New Posts New Posts RSS Feed - The Room
  FAQ FAQ  Forum Search   Events   Register Register  Login Login

Check GunBroker.com for SWFA's No Reserve and No Minimum bid firearm auctions.

The Room

 Post Reply Post Reply   Topic Search Topic Search  Topic Options Topic Options
Post Options Post Options   Thanks (0) Thanks(0)     Back to Top Direct Link To This Post Posted: April/01/2010 at 19:23
helo18 View Drop Down
Optics Jedi Knight
Optics Jedi Knight
Avatar

Joined: December/02/2006
Location: Montana
Status: Offline
Points: 5431
Got this in a email.  Don't know anything about the story of the kid, but I liked that rest.


Heaven as written by a 17 Year Old Boy  

This is excellent and really gets you thinking about what will happen in Heaven.

 17-year-old Brian Moore had only a short time to write something for a class. The subject was what Heaven was like. "I wowed 'em," he later told his father, Bruce. It's a killer. It's the bomb It's the best thing I ever wrote." It also was the last.

 

Brian's parents had forgotten about the essay when a cousin found it while cleaning out the teenager's locker at Teays Valley High School in Pickaway County

Brian had been dead only hours, but his parents desperately wanted every piece of his life near them, notes from classmates and teachers, and his homework. Only two months before, he had handwritten the essay about encountering Jesus in a file room full of cards detailing every moment of the teen's life. But it was only after Brian's death that Beth and Bruce Moore realized that their son had described his view of heaven.

It makes such an impact that people want to share it. "You feel like you are there," Mr. Moore said.. Brian Moore died May 27, 1997, the day after Memorial Day. He was driving home from a friend's house when his car went off Bulen-Pierce Road in Pickaway County and struck a utility pole. He emerged from the wreck unharmed but stepped on a downed power line and was electrocuted.

The Moore 's framed a copy of Brian's essay and hung it among the family portraits in the living room. "I think God used him to make a point. I think we were meant to find it and make something out of it," Mrs. Moore said of the essay. She and her husband want to share their son's vision of life after death. "I'm happy for Brian. I know he's in heaven. I know I'll see him.

Here is Brian's essay entitled:

                              " The Room.."

In that place between wakefulness and dreams, I found myself in the room. There were no distinguishing features except for the one wall covered with small index card files. They were like the ones in libraries that list titles by author or subject in alphabetical order. But these files, which stretched from floor to ceiling and seemingly endless in either direction, had very different headings.

As I drew near the wall of files, the first to catch my attention was one that read "Girls I have liked." I opened it and began flipping through the cards. I quickly shut it, shocked to realize that I recognized the names written on each one. And then without being told, I knew exactly where I was. This lifeless room with its small files was a crude catalog system for my life. Here were written the actions of my every moment, big and small, in a detail my memory couldn't match. A sense of wonder and curiosity, coupled with horror, stirred within me as I began randomly opening files and exploring their content. Some brought joy and sweet memories; others a sense of shame and regret so intense that I would look over my shoulder to see if anyone was watching.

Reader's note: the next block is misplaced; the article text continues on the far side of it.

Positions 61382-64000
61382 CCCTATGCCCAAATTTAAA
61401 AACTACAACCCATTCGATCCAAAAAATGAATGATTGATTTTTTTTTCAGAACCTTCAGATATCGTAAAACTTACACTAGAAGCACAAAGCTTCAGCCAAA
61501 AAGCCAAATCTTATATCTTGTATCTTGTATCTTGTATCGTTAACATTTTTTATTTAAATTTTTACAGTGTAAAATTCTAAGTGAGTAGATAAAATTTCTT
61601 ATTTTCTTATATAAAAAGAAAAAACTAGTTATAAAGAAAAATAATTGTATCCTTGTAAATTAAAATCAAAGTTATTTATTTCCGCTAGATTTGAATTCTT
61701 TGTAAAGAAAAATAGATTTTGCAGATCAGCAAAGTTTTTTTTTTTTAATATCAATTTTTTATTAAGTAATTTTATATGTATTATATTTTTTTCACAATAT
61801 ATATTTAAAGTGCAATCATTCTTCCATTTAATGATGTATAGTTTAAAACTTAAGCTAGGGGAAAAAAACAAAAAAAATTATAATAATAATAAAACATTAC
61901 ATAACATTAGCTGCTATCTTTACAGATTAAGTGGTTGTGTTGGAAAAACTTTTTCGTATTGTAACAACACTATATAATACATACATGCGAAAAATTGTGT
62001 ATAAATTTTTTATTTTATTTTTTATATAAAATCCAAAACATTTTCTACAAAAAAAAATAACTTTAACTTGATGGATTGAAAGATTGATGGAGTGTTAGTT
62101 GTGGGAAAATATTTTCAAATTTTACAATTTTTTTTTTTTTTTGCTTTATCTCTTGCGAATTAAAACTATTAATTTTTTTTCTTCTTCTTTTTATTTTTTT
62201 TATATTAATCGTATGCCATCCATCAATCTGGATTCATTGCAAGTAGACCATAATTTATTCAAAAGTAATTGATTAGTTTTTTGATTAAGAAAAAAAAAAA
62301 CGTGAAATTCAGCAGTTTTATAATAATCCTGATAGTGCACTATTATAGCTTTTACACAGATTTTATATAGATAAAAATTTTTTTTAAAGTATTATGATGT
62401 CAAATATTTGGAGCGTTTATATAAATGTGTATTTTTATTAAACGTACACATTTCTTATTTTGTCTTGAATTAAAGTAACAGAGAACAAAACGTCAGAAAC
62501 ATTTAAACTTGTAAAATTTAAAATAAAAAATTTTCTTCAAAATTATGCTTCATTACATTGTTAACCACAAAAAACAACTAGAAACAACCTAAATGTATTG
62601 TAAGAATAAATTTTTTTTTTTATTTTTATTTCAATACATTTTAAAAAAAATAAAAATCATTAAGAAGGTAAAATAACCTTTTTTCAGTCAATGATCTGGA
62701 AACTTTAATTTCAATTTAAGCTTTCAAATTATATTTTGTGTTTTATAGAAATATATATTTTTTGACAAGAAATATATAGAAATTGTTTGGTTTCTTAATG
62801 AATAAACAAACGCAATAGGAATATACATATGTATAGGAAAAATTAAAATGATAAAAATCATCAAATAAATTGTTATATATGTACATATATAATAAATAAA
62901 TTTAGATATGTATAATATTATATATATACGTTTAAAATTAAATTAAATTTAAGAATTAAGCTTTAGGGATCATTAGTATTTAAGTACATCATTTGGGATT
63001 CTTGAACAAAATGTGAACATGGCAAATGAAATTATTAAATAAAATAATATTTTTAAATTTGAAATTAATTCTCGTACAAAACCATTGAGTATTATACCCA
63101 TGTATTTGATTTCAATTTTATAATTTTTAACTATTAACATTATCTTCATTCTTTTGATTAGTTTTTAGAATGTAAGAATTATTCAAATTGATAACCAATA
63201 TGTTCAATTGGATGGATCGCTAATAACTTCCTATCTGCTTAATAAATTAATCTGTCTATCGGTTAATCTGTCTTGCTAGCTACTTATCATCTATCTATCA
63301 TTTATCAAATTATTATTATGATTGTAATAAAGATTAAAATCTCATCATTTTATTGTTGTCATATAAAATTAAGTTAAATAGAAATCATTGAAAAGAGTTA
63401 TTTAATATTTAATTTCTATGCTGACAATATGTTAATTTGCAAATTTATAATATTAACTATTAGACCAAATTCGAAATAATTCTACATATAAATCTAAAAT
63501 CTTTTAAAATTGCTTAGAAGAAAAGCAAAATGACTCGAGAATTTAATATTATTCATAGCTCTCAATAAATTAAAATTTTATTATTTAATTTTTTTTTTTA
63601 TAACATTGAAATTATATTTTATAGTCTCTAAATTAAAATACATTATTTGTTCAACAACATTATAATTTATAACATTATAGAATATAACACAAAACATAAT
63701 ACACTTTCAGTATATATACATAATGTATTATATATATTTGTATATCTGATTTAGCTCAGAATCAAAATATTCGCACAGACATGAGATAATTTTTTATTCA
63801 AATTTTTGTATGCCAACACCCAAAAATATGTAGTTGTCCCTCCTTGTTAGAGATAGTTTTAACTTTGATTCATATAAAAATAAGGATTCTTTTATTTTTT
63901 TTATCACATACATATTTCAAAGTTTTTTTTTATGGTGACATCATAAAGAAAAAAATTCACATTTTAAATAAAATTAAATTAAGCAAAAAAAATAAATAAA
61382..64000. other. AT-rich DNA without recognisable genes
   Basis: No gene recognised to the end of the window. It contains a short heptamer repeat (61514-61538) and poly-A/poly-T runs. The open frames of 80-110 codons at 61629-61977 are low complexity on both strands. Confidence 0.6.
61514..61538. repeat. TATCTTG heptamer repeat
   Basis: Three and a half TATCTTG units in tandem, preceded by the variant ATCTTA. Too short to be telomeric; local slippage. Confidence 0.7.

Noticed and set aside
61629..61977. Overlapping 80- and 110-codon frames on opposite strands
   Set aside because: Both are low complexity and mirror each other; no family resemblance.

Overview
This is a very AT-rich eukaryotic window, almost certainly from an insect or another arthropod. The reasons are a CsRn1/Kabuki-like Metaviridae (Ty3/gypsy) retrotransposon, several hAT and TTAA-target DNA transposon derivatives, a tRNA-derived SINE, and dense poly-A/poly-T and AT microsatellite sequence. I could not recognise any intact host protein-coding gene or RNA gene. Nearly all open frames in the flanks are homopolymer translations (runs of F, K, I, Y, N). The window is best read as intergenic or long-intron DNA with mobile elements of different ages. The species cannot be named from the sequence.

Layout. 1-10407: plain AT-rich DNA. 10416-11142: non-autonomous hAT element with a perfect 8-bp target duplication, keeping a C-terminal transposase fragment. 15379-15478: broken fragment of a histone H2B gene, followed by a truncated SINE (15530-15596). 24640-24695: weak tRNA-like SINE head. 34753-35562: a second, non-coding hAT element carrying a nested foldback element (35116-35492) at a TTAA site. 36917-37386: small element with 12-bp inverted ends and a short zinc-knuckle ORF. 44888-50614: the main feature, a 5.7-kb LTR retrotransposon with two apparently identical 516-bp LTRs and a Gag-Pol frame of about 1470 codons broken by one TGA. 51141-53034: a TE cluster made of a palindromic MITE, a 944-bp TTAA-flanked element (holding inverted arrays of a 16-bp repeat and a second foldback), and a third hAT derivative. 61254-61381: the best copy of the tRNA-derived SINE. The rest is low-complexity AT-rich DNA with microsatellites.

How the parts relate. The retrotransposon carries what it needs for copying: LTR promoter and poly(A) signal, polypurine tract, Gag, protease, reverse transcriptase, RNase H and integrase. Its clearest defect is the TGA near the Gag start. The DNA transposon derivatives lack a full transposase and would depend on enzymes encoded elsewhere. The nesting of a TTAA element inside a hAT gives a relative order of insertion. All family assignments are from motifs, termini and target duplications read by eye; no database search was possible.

A file named "Friends" was next to one marked "Friends I have betrayed." The titles ranged from the mundane to the outright weird. "Books I Have Read," "Lies I Have Told," "Comfort I have Given," "Jokes I Have Laughed at."
Some were almost hilarious in their exactness: "Things I've yelled at my brothers." Others I couldn't laugh at: "Things I Have Done in My Anger", "Things I Have Muttered Under My Breath at My Parents." I never ceased to be surprised by the contents Often there were many more cards than expected. Sometimes fewer than I hoped. I was overwhelmed by the sheer volume of the life I had lived.

Could it be possible that I had the time in my years to fill each of these thousands or even millions of cards? But each card confirmed this truth. Each was written in my own handwriting. Each signed with my signature.

When I pulled out the file marked "TV Shows I have watched," I realized the files grew to contain their contents. The cards were pa

 Post Reply Post Reply
  Share Topic   

Forum Jump Forum Permissions View Drop Down

Similar Threads: "The Room"
Subject Author Forum Replies Last Post
Not much room for improvement jonoMT Reloading & Ballistics 0
Reloading Bench/ Room Trays 7940 Reloading & Ballistics 48
Where's the Boiler Room? Gunshow75 General Hunting 28


This page was generated in 0.188 seconds.